The first panic attack hit me a month before she died. I had never experienced anything like it before. For a week, I was in an agonizing anxiety, my heart racing, my mind a whirl of fears, my body throbbing in “fight or flight” mode. Strange as it sounds, I think some part of my soul could feel that Grandma would soon be dying, and so I started “dying” inside myself.

I had a brief respite from the agony. I thought it was over. I thought it was a weird fluke. When I spoke to Grandma on the phone for the last time before her death, I was at peace as I told her, “It’s OK, Grandma. You can go.” And for the month afterward, I am certain I was being held up by angels. But then, when we returned home a few weeks after the funeral, I started to crack, and the panic came back with a vengeance.

Morgan’s Miscarriage

May 6, 2013 at 4:46 am

I was talking with my friend, Morgan, at the park this past week. We got on the subject of miscarriage, and she told me about her miscarriage experience. Then I asked her if she’d be willing to share it here. I learned some things from her story. Maybe you will too.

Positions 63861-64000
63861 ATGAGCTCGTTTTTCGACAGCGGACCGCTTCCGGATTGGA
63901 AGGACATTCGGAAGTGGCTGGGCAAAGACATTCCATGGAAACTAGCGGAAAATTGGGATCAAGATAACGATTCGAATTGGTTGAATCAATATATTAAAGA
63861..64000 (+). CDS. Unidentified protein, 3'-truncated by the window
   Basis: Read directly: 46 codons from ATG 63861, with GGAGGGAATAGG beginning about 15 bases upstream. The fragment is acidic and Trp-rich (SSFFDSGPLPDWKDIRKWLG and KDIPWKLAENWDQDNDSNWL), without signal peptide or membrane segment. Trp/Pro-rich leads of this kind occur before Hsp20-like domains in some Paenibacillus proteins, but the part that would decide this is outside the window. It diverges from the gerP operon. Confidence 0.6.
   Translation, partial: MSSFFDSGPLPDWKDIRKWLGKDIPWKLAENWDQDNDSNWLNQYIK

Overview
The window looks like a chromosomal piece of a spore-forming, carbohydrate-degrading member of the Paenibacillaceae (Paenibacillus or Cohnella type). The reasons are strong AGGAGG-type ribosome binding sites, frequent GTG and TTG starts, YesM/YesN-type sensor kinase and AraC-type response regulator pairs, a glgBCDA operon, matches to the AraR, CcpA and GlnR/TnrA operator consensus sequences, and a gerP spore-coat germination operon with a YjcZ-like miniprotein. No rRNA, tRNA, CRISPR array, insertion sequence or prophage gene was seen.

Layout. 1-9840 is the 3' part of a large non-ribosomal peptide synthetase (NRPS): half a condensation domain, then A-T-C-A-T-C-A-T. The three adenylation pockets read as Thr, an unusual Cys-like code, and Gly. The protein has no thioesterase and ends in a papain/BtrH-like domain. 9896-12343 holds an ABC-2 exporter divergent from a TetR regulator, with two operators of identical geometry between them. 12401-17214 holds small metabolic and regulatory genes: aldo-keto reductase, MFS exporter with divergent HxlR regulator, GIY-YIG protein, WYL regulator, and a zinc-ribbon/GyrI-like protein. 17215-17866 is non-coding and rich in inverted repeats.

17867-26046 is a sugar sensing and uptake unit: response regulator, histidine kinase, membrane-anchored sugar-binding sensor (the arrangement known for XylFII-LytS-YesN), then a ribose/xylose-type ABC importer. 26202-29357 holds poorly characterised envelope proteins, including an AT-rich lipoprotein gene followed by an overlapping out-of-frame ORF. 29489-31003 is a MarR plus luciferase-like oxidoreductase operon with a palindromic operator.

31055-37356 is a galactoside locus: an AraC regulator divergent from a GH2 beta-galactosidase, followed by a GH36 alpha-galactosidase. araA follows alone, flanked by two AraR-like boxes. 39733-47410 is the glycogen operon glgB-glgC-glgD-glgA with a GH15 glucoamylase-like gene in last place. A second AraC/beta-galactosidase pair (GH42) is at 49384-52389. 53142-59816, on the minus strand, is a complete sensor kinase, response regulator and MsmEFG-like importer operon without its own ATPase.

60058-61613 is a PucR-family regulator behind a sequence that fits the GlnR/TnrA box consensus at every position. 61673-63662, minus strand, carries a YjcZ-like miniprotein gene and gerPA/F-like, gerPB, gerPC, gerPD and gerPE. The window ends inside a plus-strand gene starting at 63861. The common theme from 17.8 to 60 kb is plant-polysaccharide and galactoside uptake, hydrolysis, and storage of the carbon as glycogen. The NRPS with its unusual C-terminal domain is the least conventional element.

Morgan has “five wonderful, crazy, adorable children and a perfect match of a husband.” She dabbles in a little bit of everything, and she spent a little bit of time as a midwifery apprentice until she moved away from her mentor. Morgan loves to sew baby stuff like baby carriers and cloth diapers. Her main pursuits lately are mothering her brood, building her business, and learning energy healing.

Plus, I’d love to add, she is one of the most genuine, kind, radiant people I know. Love her.

Here’s her story…

Panic

May 4, 2013 at 4:18 pm

Last night I felt something unwelcomely (is that a word?) familiar.

Panic.

And the fact that I was feeling panic made me panic even more. Ack.

People tell me, “Everyone has ups and downs,” but this is different. Once you’ve felt it, you’ll never mistake it for “normal.”

Coincidentally, I received a copy of a book in the mail yesterday called Pros of Prozac by Beca Mark. About the book: